Australia’s newest betting agency Betr launched in a flurry of hype and controversy just weeks before the Melbourne Cup.
Desperate to grab market share from rivals TAB and Sportsbet, it took an outrageous risk offering 100-1 odds on every horse, even hot favourite Deauville Legend.
Gold Trip’s storming victory on Tuesday meant the NewsCorp- backed firm dodged a disastrous $50 million payout, but not everyone is happy with the stunt.
Betr is now facing fines from the gambling regulator and the wrath of furious punters who claim their accounts were deactivated so they couldn’t collect their winnings.
But no one who wants to see the upstart agency fail should bet against its man at the helm – arguably Australia’s most successful betting pioneer, Matthew Tripp.
Matthew Tripp (pictured with his family) is the founder of Australia’s newest betting agency, Betr
Desperate to grab market share from rivals TAB and Sportsbet, it took a huge risk offering 100-1 odds on every horse, even hot favourite Deauville Legend
Mr Tripp, 47, bought a near-bankrupt Sportsbet for just $250,000 in 2005 and sold it to Irish betting giant Paddy Power for $388 million just six years later.
He then snapped up BetEasy for $6 million and sold it twice, first with a 66 per cent stake to James Packer’s Crown in 2014 and then to The Stars Group in 2019.
When Mr Tripp took it on, the company had just 20,000 punters signed up. When TSG snapped it up, it was valued at $1.255 billion and Mr Tripp walked away with $94.5 million for his last stake alone.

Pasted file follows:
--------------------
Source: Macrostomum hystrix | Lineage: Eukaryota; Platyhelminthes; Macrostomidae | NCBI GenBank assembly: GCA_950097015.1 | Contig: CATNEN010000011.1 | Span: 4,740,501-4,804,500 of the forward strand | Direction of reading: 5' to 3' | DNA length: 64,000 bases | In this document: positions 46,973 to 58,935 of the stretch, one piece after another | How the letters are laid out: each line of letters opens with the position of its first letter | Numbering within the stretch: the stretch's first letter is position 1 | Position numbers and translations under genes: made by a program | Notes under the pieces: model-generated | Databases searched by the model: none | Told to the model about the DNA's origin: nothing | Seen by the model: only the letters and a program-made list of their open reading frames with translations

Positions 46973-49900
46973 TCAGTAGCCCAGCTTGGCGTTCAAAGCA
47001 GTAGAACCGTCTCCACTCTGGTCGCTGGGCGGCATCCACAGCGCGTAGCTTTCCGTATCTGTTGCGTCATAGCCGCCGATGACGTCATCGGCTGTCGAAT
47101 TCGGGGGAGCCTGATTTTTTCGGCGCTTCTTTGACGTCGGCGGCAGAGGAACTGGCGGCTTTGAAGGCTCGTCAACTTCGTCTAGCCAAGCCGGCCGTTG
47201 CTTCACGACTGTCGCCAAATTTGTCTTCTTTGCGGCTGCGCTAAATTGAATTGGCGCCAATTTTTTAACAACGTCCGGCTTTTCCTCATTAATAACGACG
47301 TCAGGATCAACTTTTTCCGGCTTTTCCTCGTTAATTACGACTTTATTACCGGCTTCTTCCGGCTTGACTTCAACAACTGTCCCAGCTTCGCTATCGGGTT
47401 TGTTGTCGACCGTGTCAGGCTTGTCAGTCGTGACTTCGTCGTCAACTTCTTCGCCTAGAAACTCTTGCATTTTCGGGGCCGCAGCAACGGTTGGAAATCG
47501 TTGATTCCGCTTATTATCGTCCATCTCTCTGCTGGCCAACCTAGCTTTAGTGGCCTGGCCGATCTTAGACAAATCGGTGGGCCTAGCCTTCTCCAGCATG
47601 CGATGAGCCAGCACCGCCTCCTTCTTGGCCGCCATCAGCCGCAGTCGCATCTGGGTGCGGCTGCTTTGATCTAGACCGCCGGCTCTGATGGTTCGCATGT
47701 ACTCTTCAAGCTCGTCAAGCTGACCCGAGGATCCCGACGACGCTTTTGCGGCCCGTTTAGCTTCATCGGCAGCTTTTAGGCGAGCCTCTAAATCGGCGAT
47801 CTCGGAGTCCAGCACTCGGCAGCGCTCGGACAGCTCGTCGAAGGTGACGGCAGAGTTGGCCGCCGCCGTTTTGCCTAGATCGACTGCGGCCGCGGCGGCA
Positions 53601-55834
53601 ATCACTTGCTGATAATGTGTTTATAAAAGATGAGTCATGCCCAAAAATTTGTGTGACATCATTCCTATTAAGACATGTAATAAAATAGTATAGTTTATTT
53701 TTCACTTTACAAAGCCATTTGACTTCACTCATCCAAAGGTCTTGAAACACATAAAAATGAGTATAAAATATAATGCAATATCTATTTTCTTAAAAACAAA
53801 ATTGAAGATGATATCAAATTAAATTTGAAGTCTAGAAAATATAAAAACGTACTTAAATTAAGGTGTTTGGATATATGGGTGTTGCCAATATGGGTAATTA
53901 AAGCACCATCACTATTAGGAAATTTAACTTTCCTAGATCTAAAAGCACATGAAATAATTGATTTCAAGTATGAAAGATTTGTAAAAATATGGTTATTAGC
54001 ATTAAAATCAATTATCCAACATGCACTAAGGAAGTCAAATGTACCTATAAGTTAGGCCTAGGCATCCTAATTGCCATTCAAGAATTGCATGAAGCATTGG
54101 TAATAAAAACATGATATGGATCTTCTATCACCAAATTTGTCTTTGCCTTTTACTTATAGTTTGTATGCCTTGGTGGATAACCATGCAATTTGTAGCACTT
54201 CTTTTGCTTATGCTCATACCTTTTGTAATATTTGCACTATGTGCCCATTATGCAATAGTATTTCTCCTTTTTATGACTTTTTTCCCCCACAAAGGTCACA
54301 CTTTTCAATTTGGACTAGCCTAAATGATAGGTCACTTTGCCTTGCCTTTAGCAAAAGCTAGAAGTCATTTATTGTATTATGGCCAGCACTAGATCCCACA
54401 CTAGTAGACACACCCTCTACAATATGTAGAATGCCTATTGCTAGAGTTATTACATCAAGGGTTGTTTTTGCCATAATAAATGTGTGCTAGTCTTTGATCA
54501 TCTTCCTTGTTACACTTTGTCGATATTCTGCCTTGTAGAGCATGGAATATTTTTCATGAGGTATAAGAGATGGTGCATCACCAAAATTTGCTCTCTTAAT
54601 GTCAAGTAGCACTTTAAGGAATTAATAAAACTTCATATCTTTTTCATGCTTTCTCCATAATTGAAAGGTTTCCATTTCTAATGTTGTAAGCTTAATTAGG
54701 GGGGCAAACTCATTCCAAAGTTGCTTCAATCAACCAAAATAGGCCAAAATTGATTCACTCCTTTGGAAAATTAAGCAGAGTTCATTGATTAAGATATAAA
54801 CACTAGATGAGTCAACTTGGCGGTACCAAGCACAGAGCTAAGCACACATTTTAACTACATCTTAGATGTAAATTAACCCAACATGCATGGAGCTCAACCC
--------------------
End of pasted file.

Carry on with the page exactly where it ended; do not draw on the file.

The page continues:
Despite being a diehard AFL fan, he weeks later became executive chairman of the Melbourne Storm NRL team, in which he had long owned a 12.5 per cent stake.
But his close friend professional gambler Zeljko Ranogajec revealed meticulously studying betting odds isn’t the only secret to his method.
‘He is superstitious and always wears his underpants inside out and insists on double-strength toilet paper and a bottle of water near his bed,’ he wrote in his book.
Making noise with a huge risk like Betr’s Melbourne Cup stunt is nothing new to its hard-charging founder, who wagered $1 million on Hawthorn to win the 2008 AFL Grand Final – and won.
Adding to a year of high emotions was the death of Mr Tripp’s daughter Isabella aged just 14 after a battle with leukemia. The family is pictured on holiday on a boat on the River Nile
In the 2022 Melbourne Cup, Gold Trip stormed home at Flemington to win
Betr was so worried about paying out on Deauville Legend that it hedged millions with other bookmakers and offered punters $150 to cancel their bets.
But after Gold Trip crossed the line, Mr Tripp was hailing the launch as a masterstroke and one of the most successful of all time.
‘It’s been literally the talk of every pub and bar in the country,’ he said after 300,000 punters signed up in just two weeks.
Adding to a year of high emotions was the death in April of Mr Tripp’s daughter Isabella in April, aged just 14, after a battle with leukemia.
Despite his high-flying life running billion-dollar betting agencies and sport teams, Mr Tripp finds time to go on exotic holidays with his wife Yasmina, son Alex, and daughters Matti and Bella, before her death.
Family photos show them boating on the River Nile and posing with Millie Mouse at Disneyland.
Despite his high-flying life running billion-dollar betting agencies and sport teams, Mr Tripp finds time to go on exotic holidays with his family. Pictured is his daughter Isabella and wife Yasmina with Minnie Mouse at Disneyland